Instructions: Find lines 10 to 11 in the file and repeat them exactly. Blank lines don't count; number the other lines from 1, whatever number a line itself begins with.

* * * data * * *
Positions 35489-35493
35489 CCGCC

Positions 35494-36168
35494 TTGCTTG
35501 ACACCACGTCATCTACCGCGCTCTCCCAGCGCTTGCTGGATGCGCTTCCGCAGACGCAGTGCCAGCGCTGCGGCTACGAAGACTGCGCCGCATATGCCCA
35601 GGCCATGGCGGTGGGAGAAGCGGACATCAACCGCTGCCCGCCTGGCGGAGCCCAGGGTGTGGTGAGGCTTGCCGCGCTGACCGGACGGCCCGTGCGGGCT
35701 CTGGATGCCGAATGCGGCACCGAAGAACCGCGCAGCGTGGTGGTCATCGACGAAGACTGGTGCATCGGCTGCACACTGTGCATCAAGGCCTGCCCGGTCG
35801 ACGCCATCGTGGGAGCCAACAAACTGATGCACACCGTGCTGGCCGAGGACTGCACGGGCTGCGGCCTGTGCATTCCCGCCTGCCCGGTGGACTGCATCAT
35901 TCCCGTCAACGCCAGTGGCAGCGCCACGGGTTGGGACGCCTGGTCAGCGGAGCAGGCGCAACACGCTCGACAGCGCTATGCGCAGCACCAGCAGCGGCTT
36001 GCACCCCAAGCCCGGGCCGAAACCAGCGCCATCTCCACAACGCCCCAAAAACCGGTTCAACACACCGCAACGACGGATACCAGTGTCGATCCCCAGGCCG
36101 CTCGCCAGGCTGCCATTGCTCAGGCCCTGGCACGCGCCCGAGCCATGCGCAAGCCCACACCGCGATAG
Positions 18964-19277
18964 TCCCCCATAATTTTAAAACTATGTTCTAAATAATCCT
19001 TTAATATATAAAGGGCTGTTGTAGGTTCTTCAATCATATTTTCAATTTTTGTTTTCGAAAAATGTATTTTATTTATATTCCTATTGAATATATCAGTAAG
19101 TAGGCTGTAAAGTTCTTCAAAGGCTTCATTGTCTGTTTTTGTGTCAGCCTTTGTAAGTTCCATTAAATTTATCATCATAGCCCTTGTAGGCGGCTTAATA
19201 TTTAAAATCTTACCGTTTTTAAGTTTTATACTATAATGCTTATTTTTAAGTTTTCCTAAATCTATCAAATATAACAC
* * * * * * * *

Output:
36001 GCACCCCAAGCCCGGGCCGAAACCAGCGCCATCTCCACAACGCCCCAAAAACCGGTTCAACACACCGCAACGACGGATACCAGTGTCGATCCCCAGGCCG
36101 CTCGCCAGGCTGCCATTGCTCAGGCCCTGGCACGCGCCCGAGCCATGCGCAAGCCCACACCGCGATAG